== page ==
In addition to the two big projects that pay particular attention to qualitative enhancement in research activities in a very few selected key universities, special efforts have also been made to improve the quality of education in all higher education institutions. One of the major measures that has been taken recently is implementation of assessment on quality of teaching activities at the level of undergraduate education. However, it is conducted neither through peer reviews nor by a third party: the assessment is fundamentally organized and directed by the MOE.

As early as 1990, the first regulation concerning assessment on teaching quality was promulgated. In the Act of Higher Education of 1995, the importance of improving the quality of teaching activities in universities is once again emphasized. By 2002, three types of assessments on quality of undergraduate education had been conducted: a Qualified Assessment on undergraduate education in institutions that were established after 1976; an Excellence Assessment on key universities that were placed on the list of Project 211; and a Random Assessment on the remainder of institutions (, accessed on 6 June 2003). It is reported that from 1994 to 2003, these three types of assessments had been implemented in more than 200 higher education institutions, including Excellence Assessments on 16 institutions; Qualified Assessments on 192 institutions; and Random Assess- ments on 26 institutions. (, accessed on 24 October 2004). In order to make a more effective and efficient effort to regulate assessment on university education at a national level, on 26 October 2004, Center for Assessment of Higher Education Teaching was established by the MOE. It is directly attached to and led by the MOE and specifically funded for conducting assessment on teaching activities and other professional education in higher education institutions on a national scale. From now on, quality assessment on teaching activities in every higher education institution will be conducted by the Center every 5 years. According to the outcome of assessment, all institutions will be ranked at four levels: excellent, good, pass, and failure. In addition, it is also compulsory for institutions to report their data concerning teaching activities to the MOE every year. By publishing the yearly data and implementing assessment every 5 years, the MOE expects to be able to survey the ongoing situation and quality of teaching activities in all universities (China Education Daily, 27 October 2004). Consequently, strongly supported by the central government, this national system of qualitative enhancement of research and teaching activities in higher education has been established in China in the most recent years.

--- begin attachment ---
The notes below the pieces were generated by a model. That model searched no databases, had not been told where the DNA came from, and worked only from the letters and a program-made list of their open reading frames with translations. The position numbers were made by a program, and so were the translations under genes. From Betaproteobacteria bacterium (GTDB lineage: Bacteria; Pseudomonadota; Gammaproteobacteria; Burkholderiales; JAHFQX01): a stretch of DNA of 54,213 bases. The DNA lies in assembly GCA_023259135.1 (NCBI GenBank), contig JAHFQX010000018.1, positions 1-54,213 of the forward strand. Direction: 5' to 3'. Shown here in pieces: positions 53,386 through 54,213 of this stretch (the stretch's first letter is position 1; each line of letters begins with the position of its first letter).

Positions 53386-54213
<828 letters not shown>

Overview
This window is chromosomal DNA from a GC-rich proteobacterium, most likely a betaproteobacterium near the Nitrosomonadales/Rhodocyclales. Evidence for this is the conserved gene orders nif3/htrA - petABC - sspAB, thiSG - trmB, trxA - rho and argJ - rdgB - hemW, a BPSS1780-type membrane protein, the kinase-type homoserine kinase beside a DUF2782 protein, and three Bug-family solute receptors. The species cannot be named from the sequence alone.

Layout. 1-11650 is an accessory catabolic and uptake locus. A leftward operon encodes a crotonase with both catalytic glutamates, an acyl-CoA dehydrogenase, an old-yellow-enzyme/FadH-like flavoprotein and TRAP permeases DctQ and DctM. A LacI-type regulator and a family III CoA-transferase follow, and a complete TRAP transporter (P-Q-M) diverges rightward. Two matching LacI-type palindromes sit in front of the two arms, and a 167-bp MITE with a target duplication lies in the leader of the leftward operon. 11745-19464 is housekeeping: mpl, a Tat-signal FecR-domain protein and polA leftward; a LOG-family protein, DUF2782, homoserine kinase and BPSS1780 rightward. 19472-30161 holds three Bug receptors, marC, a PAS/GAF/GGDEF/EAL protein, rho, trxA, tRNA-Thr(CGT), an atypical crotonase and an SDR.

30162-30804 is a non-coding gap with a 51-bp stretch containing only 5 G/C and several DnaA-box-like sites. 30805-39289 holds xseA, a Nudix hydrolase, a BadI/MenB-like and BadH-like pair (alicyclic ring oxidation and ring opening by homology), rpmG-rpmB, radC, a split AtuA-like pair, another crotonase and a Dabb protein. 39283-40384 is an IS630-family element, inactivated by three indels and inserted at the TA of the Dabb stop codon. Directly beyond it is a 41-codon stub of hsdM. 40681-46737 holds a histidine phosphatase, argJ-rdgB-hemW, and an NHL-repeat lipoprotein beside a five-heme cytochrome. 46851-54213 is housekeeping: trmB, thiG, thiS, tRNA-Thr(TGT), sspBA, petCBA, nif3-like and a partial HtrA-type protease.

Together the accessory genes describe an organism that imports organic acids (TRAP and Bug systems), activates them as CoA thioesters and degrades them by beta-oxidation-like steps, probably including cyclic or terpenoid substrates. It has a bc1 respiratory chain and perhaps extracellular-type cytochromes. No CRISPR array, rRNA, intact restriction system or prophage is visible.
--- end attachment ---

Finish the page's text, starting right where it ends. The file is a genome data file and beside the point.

The increases in number of enrollments in regular institutions were mostly achieved in local universities and institutions with lower prestige. It is reported that by 2002 no big changes had occurred in enrollment at Peking University, Tsinghua University, Beijing Normal University, and other key universities (Beijing Youth Daily, 3. April 2002). Compared with other types of regular higher education institutions, significant increases can be seen particularly in the newly founded independent colleges, which used to be called second-level colleges (Erji Xueyuan in Chinese) within or attached to existing regular universities Futao Huang 2005